Sound Recordings & Copyright Law

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Section 102 of the U.S. Copyright Act includes sound recordings as a category of “original works of authorship” eligible for copyright protection. Like any other category, a sound recording is protected by copyright from the moment it is “fixed in any tangible means of expression.” Under the 1976 Copyright Act, copyright protection exists regardless of registration of a copyright claim or publication of the work.

Recordings Distinguished from Compositions

The copyright in a musical composition protects the music and lyrics of a song, and the composer, songwriter or lyricist is considered the author of the work. By contrast, a sound recording results from the fixation of sounds in some medium, and the author is either the performer or the producer who recorded the sound. Sound recordings are often, but not necessarily, recordings of musical compositions. For example, if an audio book is recorded, the sound recording copyright would protect that particular recording, but not the words of the literary work itself.

Exclusive Rights

As a sound recording copyright holder, the performer or producer retains the exclusive rights to reproduce and distribute the recording, as well as perform the work publicly: for example, by playing a copy of the sound recording over speakers at an event. Any live performances of the underlying music recorded would not infringe the sound recording copyright, but might infringe the copyright in the composition. The sound recording copyright holder also has the exclusive right to create derivative works based on the original: for example, by remixing the sounds recorded. As with other categories of protected works, sound recording copyright holders also have the right to license others to exercise these rights.

Read More: Five Exclusive Rights of Copyright Owners

Registration and Deposit

Copyright protection exists from the moment of fixation, and registration is not required. However, unregistered copyrights have minimal protection, do not enjoy the benefits of a public record, and may only recover actual damages. A copyright must be registered before an author may file a suit for infringement in federal court. In practice, an unregistered copyright can only serve as proof in a defense against allegations of infringement. Authors may register claims of copyright ownership using forms on the U.S. Copyright Office website. The Copyright Office requires claimants to deposit one copy of the sound recording if unpublished or two copies if it is published. Copies of unpublished sound recordings may be submitted as digital files.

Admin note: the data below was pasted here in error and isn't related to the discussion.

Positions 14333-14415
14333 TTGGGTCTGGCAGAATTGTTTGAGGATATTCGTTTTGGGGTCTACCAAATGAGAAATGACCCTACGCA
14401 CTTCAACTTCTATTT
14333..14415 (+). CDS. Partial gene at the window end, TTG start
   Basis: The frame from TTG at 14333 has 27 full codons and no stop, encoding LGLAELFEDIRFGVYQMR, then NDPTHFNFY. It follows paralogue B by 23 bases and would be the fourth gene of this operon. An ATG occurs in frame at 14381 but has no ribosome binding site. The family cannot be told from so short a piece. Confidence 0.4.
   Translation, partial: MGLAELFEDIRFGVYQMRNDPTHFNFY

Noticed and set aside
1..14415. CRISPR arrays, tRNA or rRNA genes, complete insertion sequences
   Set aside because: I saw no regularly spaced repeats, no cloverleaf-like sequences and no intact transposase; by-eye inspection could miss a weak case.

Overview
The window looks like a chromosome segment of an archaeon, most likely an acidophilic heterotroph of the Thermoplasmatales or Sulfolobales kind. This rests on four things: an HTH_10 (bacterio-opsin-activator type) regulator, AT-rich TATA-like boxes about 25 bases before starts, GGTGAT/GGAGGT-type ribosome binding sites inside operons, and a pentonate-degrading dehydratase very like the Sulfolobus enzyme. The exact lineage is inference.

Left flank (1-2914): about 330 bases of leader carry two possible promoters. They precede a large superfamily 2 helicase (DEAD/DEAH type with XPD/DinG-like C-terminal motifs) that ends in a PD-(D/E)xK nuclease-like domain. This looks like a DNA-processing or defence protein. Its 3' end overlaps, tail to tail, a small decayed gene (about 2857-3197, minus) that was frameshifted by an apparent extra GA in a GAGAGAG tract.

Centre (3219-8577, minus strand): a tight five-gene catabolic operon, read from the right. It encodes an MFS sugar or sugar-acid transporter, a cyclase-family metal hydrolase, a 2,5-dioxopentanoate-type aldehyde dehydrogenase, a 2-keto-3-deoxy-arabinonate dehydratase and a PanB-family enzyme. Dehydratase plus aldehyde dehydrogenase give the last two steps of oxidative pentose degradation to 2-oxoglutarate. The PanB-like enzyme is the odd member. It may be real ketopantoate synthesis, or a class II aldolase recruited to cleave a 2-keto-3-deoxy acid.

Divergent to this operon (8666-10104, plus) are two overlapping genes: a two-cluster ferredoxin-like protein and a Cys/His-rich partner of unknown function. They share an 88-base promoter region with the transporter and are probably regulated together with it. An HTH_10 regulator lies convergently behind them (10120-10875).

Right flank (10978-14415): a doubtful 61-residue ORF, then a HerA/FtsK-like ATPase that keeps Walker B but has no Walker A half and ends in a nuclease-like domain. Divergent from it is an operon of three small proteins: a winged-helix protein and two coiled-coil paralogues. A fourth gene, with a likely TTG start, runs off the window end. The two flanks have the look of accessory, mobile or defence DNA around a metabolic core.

Copyright notice is not required on any sound recording first published on or after March 1, 1989. Prior to that date, copyright notice was mandatory on all published works. Works first published prior to March 1, 1989, are still required to have notice affixed. Copyright notice for sound recordings differs from the notice for other categories of copyrighted work. A sound recording notice should include a (P) (the letter “P” in a circle, standing for "phonogram"), the year of first publication of the sound recording, and the name of the owner of the copyright in the sound recording.


If a sound recording copyright holder discovers someone is copying and distributing his recording without his permission, he may file a lawsuit for infringement. Upon filing of the lawsuit, the judge may issue an injunction prohibiting the alleged infringer from continuing the activity until the dispute is resolved. If infringement is proven, the injunction may be made permanent. Additionally, infringing articles may be seized by the courts. If the sound recording copyright claim was filed within three months of the sound recording’s publication, the prevailing copyright holder is also entitled to statutory damages, costs, and attorney’s fees.